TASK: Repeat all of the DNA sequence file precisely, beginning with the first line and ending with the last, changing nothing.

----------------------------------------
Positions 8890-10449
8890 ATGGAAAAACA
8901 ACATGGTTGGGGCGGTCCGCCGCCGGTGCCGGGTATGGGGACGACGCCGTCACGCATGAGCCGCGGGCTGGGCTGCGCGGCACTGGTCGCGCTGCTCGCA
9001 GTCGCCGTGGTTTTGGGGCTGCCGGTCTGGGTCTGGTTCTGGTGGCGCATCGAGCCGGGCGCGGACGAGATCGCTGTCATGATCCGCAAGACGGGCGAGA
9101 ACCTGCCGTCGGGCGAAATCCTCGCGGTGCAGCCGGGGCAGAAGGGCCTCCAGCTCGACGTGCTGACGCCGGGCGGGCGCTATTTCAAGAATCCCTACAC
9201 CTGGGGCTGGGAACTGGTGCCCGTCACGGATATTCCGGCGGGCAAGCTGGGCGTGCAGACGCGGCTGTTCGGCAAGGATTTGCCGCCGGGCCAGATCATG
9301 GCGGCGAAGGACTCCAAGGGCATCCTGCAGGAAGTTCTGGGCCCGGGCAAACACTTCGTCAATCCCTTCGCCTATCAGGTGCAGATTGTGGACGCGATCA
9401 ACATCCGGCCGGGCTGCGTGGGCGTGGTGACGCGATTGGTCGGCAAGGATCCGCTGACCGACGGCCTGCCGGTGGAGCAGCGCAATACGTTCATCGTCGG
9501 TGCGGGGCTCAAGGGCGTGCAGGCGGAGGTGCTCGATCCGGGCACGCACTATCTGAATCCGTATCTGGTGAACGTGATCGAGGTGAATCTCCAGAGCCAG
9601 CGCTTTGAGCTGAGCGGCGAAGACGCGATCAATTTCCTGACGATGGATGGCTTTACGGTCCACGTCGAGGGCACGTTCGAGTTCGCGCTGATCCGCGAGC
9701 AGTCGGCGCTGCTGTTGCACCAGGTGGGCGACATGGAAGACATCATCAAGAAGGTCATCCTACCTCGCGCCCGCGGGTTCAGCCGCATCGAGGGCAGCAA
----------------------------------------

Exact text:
Positions 8890-10449
8890 ATGGAAAAACA
8901 ACATGGTTGGGGCGGTCCGCCGCCGGTGCCGGGTATGGGGACGACGCCGTCACGCATGAGCCGCGGGCTGGGCTGCGCGGCACTGGTCGCGCTGCTCGCA
9001 GTCGCCGTGGTTTTGGGGCTGCCGGTCTGGGTCTGGTTCTGGTGGCGCATCGAGCCGGGCGCGGACGAGATCGCTGTCATGATCCGCAAGACGGGCGAGA
9101 ACCTGCCGTCGGGCGAAATCCTCGCGGTGCAGCCGGGGCAGAAGGGCCTCCAGCTCGACGTGCTGACGCCGGGCGGGCGCTATTTCAAGAATCCCTACAC
9201 CTGGGGCTGGGAACTGGTGCCCGTCACGGATATTCCGGCGGGCAAGCTGGGCGTGCAGACGCGGCTGTTCGGCAAGGATTTGCCGCCGGGCCAGATCATG
9301 GCGGCGAAGGACTCCAAGGGCATCCTGCAGGAAGTTCTGGGCCCGGGCAAACACTTCGTCAATCCCTTCGCCTATCAGGTGCAGATTGTGGACGCGATCA
9401 ACATCCGGCCGGGCTGCGTGGGCGTGGTGACGCGATTGGTCGGCAAGGATCCGCTGACCGACGGCCTGCCGGTGGAGCAGCGCAATACGTTCATCGTCGG
9501 TGCGGGGCTCAAGGGCGTGCAGGCGGAGGTGCTCGATCCGGGCACGCACTATCTGAATCCGTATCTGGTGAACGTGATCGAGGTGAATCTCCAGAGCCAG
9601 CGCTTTGAGCTGAGCGGCGAAGACGCGATCAATTTCCTGACGATGGATGGCTTTACGGTCCACGTCGAGGGCACGTTCGAGTTCGCGCTGATCCGCGAGC
9701 AGTCGGCGCTGCTGTTGCACCAGGTGGGCGACATGGAAGACATCATCAAGAAGGTCATCCTACCTCGCGCCCGCGGGTTCAGCCGCATCGAGGGCAGCAA